Geography Speaker Series: Heather Castleden

Jan 29th, 2013

J. Thorburn

Heather Castleden
Geography Speaker Series: Heather Castleden

The Geography Speaker Series resumes with a talk by Dr. Heather Castleden (Dalhousie University) on Friday, February 1 at 3:00 p.m. in SN 2025.

Dr. Castleden is a Health Geographer and Assistant Professor in the School for Resource and Environmental Studies at Dalhousie University. She has an established track record of competitive grant funding from SSHRC, CIHR, NSHRF, AllerGen NCE, and the Canadian Water Network NCE; she has published widely in the health, environment, and education literatures. Dr. Castleden is a co-principal investigator of the Atlantic Aboriginal Health Research Program and Research Director of the Healthy Environments and Communities (HEC) Research Lab. In 2010, the Canadian Association of Geographers (CAG) presented Dr. Castleden with the Julian M. Szeicz Award for Early Career Achievement and she presently serves as an elected member of the national Executive Committee of the CAG.

Her talk will be on "Relationships Before Research: Friendship, Partnership, and Being Researched – Are Any/All Possible in Community-Based Participatory Research?" The abstract is below:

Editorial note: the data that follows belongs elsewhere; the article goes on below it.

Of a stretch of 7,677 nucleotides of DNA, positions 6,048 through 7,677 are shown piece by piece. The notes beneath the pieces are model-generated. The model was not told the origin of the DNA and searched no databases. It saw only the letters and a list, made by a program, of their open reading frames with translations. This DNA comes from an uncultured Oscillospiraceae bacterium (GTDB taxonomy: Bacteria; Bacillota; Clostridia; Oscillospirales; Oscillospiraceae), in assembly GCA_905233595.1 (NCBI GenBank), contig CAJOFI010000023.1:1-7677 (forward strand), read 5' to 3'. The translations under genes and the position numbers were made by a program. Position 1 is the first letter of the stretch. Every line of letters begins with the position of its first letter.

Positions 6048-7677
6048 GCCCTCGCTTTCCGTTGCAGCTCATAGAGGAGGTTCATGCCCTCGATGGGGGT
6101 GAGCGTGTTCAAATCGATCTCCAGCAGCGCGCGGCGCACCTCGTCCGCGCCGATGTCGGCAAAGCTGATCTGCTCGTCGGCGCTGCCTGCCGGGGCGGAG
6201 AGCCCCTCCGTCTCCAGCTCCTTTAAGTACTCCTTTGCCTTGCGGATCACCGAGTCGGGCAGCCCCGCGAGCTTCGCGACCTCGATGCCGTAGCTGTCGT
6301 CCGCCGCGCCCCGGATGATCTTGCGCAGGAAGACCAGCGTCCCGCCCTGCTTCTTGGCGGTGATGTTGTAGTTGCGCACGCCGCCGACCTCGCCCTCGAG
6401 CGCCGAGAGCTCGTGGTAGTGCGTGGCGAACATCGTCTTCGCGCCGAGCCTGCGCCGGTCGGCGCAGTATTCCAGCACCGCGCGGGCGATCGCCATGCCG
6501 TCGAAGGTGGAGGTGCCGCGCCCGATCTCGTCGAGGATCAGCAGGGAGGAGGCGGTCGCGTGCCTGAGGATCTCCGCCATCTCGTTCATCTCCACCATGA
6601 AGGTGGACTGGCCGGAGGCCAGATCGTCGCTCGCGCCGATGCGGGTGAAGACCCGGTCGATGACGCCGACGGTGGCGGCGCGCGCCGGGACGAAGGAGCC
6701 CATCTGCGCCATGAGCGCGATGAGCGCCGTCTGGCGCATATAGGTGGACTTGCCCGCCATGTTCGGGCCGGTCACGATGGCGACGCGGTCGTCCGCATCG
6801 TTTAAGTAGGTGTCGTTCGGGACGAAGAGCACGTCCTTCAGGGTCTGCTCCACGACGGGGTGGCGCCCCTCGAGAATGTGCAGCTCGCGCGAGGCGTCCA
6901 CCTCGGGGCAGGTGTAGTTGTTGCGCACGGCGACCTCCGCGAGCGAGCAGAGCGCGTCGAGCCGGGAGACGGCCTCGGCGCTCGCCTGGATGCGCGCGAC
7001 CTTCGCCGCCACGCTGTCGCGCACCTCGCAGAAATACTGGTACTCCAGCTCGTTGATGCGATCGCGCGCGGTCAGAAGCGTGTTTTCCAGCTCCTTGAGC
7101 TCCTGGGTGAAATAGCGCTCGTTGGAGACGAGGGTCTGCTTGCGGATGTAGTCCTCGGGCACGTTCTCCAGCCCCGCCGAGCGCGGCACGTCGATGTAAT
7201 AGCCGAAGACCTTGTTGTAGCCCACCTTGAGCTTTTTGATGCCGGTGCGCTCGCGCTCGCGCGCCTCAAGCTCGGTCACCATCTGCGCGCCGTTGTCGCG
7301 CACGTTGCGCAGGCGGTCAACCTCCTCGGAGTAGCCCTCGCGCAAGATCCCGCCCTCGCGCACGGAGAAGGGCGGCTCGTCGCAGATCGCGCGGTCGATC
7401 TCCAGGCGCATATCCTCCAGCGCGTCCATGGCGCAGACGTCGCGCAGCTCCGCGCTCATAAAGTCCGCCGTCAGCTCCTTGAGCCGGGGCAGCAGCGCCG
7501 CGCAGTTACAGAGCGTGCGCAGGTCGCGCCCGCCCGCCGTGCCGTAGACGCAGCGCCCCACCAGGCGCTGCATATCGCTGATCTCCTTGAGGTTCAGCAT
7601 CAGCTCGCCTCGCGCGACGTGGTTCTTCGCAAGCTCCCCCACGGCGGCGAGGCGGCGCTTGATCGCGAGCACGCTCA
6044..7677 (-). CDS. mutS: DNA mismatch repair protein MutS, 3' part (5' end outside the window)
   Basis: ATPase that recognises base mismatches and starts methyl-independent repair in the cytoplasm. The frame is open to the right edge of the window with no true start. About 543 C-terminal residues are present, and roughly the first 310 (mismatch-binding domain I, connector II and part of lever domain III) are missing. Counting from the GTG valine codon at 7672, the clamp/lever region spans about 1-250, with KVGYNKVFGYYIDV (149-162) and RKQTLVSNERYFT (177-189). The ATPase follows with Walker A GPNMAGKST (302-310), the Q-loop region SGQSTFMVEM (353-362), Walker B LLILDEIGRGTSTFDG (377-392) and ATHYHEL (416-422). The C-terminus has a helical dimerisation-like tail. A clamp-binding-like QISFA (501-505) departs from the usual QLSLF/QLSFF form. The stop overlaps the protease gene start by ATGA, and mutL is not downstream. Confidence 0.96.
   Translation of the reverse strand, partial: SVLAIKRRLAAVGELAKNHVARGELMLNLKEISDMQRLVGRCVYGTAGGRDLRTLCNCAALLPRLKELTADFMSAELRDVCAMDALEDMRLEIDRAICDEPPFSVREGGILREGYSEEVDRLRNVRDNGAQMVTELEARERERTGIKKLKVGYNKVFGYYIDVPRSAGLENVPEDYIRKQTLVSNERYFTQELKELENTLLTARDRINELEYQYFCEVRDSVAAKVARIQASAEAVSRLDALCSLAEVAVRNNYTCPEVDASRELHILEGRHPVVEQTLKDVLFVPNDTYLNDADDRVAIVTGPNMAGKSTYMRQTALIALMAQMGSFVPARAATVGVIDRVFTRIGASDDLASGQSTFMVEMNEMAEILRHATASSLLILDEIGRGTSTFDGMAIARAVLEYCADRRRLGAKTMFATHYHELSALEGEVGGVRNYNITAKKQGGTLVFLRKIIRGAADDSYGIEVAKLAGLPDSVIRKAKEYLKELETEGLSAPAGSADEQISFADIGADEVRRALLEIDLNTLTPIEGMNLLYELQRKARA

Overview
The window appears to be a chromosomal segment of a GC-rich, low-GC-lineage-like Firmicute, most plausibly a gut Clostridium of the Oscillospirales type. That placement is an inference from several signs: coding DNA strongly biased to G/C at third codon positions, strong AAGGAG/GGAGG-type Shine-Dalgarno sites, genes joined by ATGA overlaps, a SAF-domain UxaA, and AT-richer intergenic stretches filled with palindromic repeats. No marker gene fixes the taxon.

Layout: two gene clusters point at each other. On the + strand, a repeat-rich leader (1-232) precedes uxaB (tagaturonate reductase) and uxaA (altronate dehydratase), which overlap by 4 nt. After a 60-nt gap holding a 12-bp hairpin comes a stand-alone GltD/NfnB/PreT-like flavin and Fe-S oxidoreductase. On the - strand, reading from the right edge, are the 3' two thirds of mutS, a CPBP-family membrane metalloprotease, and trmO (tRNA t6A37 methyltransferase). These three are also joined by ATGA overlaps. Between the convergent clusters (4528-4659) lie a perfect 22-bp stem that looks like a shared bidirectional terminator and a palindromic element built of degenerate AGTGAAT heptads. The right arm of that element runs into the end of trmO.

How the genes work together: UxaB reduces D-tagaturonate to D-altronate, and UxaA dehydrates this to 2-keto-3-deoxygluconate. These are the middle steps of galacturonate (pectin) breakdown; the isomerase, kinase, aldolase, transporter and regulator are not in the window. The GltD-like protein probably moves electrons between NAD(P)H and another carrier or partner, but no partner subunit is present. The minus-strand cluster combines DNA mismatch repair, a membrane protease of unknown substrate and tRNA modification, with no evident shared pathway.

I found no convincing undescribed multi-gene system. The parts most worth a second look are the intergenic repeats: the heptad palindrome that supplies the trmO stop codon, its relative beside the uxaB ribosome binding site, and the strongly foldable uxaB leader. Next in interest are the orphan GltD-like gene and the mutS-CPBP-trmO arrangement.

Community-based participatory research (CBPR) is generally understood as a philosophical and methodological approach to engaging in relevant, respectful, responsible, and reciprocal research relationships between researchers and those they research. Rather than a one-sided relationship where the researcher holds the decision-making power about the research design, the data collection, the interpretation of the data, and when/how results are disseminated, CBPR involves shared decision-making, shared ownership of data, bi-directional research capacity building, and when new knowledge is co-created, it is disseminated in a manner that is mutually beneficial for all those involved. This approach to research involving Indigenous peoples is gaining traction in light of the legacy of unethical research and the ongoing colonial tensions between Indigenous and settler populations in Canada. While some researchers are beginning to identify with CBPR, individual interpretations of this approach and the ways in which it is operationalized are, in fact, highly variable. In this research seminar, I will share some findings from a recent exploratory qualitative case study on the rhetoric and reality of CBPR, contextualize these findings against the backdrop of the recently revised Tri-Council Policy Statement: Ethics Conduct for Research Involving Humans and the realities of current institutional barriers to operationalizing a relationally and procedurally ethical research program, and share a story (or two) on the value of building relationships before research.